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Hoffmann, R. A wiki for the life sciences where authorship matters. Nature Genetics (2008)
 
 
 

Genetic control of X chromosome inactivation in mice: definition of the Xce candidate interval.

In early mammalian development, one of the two X chromosomes is silenced in each female cell as a result of X chromosome inactivation, the mammalian dosage compensation mechanism. In the mouse epiblast, the choice of which chromosome is inactivated is essentially random, but can be biased by alleles at the X-linked X controlling element ( Xce). Although this locus was first described nearly four decades ago, the identity and precise genomic localization of Xce remains elusive. Within the X inactivation center region of the X chromosome, previous linkage disequilibrium studies comparing strains of known Xce genotypes have suggested that Xce is physically distinct from Xist, although this has not yet been established by genetic mapping or progeny testing. In this report, we used quantitative trait locus (QTL) mapping strategies to define the minimal Xce candidate interval. Subsequent analysis of recombinant chromosomes allowed for the establishment of a maximum 1.85-Mb candidate region for the Xce locus. Finally, we use QTL approaches in an effort to identify additional modifiers of the X chromosome choice, as we have previously demonstrated that choice in Xce heterozygous females is significantly influenced by genetic variation present on autosomes (Chadwick and Willard 2005). We did not identify any autosomal loci with significant associations and thus show conclusively that Xce is the only major locus to influence X inactivation patterns in the crosses analyzed. This study provides a foundation for future analyses into the genetic control of X chromosome inactivation and defines a 1.85-Mb interval encompassing all the major elements of the Xce locus.[1]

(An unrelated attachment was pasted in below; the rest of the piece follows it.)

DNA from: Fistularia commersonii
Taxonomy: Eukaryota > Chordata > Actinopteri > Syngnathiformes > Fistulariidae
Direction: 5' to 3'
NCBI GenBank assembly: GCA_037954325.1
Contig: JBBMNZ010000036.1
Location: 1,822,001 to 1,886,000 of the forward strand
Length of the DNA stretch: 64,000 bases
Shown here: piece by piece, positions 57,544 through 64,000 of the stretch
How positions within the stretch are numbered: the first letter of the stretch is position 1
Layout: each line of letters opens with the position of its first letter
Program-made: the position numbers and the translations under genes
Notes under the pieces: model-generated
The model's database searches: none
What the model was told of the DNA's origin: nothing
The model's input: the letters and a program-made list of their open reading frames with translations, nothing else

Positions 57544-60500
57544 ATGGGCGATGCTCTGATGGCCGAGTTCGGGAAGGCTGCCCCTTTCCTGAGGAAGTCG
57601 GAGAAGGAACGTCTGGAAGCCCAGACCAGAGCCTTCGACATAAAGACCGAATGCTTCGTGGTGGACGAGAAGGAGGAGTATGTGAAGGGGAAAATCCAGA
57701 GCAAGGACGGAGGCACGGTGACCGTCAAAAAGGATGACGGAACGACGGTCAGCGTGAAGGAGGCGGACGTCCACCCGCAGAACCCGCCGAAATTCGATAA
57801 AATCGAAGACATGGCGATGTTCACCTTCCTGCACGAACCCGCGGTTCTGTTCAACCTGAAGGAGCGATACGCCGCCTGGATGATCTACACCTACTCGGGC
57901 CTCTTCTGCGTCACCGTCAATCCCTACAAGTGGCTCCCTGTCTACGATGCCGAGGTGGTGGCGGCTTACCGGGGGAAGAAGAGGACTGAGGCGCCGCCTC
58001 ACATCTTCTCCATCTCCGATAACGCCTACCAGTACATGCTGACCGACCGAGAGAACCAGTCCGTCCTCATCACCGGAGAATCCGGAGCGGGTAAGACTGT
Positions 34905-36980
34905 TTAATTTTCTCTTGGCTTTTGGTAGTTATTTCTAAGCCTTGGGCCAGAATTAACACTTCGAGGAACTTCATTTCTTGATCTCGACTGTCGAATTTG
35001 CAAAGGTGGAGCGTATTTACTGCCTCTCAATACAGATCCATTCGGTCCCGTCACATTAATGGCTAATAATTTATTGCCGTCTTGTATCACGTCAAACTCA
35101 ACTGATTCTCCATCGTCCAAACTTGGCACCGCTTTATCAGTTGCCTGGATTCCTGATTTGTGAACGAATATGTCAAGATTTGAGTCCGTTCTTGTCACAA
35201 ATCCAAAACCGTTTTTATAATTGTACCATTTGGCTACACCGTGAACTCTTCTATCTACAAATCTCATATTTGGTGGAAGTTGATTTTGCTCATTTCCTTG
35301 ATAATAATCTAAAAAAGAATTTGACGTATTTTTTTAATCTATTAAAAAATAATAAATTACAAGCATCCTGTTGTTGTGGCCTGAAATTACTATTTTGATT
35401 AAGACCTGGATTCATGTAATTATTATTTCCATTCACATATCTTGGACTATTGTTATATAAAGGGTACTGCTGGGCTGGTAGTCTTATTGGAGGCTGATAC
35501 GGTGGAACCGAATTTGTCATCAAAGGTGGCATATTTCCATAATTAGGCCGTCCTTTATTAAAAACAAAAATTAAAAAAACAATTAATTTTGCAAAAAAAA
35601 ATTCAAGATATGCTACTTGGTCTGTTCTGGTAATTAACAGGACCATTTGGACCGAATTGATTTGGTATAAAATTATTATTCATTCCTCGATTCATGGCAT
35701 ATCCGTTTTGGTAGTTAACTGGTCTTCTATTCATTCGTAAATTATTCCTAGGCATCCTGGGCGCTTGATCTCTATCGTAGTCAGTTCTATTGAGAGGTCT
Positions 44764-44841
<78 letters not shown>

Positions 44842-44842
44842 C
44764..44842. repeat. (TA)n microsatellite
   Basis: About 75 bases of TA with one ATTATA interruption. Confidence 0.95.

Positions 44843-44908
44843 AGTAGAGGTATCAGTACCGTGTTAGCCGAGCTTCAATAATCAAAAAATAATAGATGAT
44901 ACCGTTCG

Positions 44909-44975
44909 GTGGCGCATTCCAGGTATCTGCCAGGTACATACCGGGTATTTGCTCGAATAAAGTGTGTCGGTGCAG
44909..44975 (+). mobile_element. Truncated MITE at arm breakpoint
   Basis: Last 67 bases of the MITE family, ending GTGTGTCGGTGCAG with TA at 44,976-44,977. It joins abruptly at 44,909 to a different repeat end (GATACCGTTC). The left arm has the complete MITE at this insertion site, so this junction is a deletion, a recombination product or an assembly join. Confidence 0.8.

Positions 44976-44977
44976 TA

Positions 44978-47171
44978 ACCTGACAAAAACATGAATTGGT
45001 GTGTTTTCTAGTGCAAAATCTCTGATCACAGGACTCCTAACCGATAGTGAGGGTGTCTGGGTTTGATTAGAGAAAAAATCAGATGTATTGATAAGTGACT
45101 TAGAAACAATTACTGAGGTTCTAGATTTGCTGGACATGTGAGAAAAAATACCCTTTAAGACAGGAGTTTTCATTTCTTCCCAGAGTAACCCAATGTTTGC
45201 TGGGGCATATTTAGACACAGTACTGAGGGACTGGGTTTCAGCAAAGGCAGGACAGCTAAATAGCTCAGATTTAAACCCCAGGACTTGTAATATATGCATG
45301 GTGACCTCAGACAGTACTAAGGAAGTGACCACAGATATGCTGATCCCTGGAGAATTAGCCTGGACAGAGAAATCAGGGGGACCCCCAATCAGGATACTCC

References

  1. Genetic control of X chromosome inactivation in mice: definition of the Xce candidate interval. Chadwick, L.H., Pertz, L.M., Broman, K.W., Bartolomei, M.S., Willard, H.F. Genetics (2006) [Pubmed]
 
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